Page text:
RUNNING IN A NAME

How can you not appreciate the way the word flows on the teeth and tongue and along the lips?

Given its name, Oyster River, in the Lenape tongue for the profusion at its mouth in Chesapeake Bay, the word ripples and sings.

Upstream, where I lived, a different name would have been fitting but, I’ll presume, no more beautiful.

Susquehanna 1~*~

For your own copy, click here.

WITH GRATITUDE FOR THE INSPIRATION

You know the disclaimer, “Any resemblance of the characters to real people living or dead …” Something along the lines of purely unintentional.

But let’s be frank. The fiction is that you can create a character without having someone real in front of you, somewhere in your past or present. No, you need flesh and blood somewhere. Anything else would be a caricature.

It’s a special problem when you’re composing in a semi-autobiographical vein. You’re trying to be true to the dictum, Write about what you know. The details, especially.

(Oh? What, then, makes it fiction? Other than changing a few dates?)

Admittedly, the personalities work best when you take your inspiration and abstract it, so that a real individual would no longer recognize himself or herself – or those who were no way involved will imagine they, themselves, were.

And, by way of further confession, I’ll note that my most recent outings have led me to new characters lacking immediate introductions for me – but I’ll know them when I meet them if I haven’t already come across them here and there in pieces.

But back to the argument at hand.

I have one character, Nita, who runs through four of my five Hippie Trails novels and is a major character in the new one I’m writing, set years later. She was inspired by impressions I had of a friend’s girlfriend – or more accurately, mostly his impressions conveyed to me at the time – as I sat down to draft a half-dozen years or so later. She becomes a catalyst for much that happens around her.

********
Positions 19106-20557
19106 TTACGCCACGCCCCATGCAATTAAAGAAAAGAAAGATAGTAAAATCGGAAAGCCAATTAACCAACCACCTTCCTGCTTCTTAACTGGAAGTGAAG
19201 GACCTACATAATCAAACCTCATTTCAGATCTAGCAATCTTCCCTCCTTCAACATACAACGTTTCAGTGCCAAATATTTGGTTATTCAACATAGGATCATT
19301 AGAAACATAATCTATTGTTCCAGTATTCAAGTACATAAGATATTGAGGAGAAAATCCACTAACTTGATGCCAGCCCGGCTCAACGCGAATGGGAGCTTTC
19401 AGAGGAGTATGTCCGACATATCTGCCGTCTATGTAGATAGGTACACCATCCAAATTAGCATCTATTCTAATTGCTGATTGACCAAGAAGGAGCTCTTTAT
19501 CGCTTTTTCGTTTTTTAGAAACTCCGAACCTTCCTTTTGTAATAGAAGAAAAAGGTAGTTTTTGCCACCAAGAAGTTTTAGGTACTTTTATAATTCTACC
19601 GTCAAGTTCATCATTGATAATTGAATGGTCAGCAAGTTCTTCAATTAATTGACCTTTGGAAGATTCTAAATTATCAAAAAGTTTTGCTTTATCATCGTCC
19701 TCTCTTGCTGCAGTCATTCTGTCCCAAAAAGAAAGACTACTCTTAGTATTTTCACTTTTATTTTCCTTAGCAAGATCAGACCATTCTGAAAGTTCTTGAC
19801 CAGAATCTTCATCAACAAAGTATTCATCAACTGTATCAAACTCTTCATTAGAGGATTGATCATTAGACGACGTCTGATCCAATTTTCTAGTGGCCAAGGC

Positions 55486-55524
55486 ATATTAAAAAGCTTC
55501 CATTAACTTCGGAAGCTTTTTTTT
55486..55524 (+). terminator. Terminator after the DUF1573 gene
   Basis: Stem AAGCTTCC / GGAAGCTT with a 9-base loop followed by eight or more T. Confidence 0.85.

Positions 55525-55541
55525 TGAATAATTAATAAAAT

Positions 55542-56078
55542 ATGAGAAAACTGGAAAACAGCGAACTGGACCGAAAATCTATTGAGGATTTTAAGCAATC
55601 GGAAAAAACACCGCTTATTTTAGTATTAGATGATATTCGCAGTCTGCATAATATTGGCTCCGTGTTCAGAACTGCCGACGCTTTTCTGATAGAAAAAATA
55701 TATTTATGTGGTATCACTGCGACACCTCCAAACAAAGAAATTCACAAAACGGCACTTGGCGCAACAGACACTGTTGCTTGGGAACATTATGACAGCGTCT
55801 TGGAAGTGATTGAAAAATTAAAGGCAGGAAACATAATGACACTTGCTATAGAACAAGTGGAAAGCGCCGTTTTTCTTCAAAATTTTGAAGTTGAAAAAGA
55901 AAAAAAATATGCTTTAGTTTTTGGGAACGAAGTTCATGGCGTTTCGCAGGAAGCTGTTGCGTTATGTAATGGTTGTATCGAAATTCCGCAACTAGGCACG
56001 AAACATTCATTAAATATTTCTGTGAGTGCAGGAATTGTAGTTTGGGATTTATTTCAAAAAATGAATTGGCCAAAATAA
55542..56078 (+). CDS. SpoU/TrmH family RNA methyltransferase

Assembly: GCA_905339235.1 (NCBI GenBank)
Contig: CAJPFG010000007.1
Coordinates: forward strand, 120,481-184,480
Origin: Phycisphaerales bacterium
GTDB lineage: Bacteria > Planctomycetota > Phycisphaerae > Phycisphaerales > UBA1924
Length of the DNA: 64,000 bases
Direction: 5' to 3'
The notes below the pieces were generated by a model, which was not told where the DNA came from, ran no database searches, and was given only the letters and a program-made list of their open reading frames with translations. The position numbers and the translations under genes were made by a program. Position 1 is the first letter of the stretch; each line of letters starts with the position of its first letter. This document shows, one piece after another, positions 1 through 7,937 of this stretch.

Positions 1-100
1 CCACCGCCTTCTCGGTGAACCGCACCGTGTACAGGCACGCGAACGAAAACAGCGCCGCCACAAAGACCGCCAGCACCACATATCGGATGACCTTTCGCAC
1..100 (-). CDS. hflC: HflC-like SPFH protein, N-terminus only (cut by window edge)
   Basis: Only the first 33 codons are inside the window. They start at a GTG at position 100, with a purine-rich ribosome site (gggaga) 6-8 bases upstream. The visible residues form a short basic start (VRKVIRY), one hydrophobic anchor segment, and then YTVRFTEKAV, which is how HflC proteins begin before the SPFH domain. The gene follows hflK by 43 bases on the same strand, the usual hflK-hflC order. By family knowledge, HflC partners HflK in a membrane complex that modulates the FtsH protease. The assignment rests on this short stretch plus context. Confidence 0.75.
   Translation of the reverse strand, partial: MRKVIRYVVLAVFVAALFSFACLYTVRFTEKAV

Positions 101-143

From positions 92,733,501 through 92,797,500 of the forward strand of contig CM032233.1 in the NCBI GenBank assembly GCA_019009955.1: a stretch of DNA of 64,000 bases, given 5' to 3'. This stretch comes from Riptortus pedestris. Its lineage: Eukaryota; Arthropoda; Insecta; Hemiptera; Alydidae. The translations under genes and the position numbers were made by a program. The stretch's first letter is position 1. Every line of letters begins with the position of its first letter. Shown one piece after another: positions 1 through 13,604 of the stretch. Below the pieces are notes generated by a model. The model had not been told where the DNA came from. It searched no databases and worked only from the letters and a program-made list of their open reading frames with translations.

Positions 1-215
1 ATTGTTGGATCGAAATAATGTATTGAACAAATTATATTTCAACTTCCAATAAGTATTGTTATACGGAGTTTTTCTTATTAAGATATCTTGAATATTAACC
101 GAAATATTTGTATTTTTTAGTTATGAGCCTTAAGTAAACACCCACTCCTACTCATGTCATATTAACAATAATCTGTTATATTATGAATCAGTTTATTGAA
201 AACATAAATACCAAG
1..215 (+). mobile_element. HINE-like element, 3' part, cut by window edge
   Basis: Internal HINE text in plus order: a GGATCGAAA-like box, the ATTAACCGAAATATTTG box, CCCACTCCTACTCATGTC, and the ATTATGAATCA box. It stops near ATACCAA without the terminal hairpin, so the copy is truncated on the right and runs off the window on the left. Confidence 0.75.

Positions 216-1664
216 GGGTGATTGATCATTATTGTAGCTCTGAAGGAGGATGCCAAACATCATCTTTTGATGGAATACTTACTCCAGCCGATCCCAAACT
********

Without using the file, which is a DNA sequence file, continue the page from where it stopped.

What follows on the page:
In reality, we all drifted away.

And then, a few years ago, I met her again.

Nothing like I’d remembered. Or the idealized character in my fiction, now infused with another two or three people I’ve met. The lines blur.

I can say this person never did X, Y, or Z, unlike the character. Or that these two worked together on a controversial project or became known for certain accomplishments. In fact, she doesn’t resemble the other one at all, not anymore, if she ever did.

Still, it’s an eerie feeling. Something other than deja vu. Something still spurring gratitude for the inspiration.

For more on the series, click here.

~*~

POOL BUM

“Hey! You! Come here!” Black man, about thirty, in Pitt sweatshirt and Pirates cap, stands at the fence and motions one of the tough talking grade-schoolers over. “I said, Come here! Yes, YOU! I’m warning you, leave my daughter alone. Don’t call her, don’t talk to her, don’t approach her.” He fiddles with his car keys. The kid smirks. “Listen to me,” I suspect he wants to add “you little asshole,” but he restrains. “If I ever hear that you’ve said anything like that again, you’re in deep trouble. Understand me? Real deep trouble. And that goes for my wife, too. You’re to leave them both alone, got that. You can tell your mother what I’ve said to you, I don’t care. You can tell your pa, too. I don’t care. But I’m warning you, hear?”

(The blond brat, walking back to the pool from the fence, smirks to his buddies.)

I’m itching like crazy. This has been going on the past two weeks, ever since the first flea bites. Those are gone now but the itching gets worse. Hellfire. Mites? Fungi? Anemia? Allergies? (WATER! Hot showers or swimming?) Negative effects from the sun? First sunbathing in three weeks: my tan’s faded to half.

Hot shower and soap up thoroughly. No relief.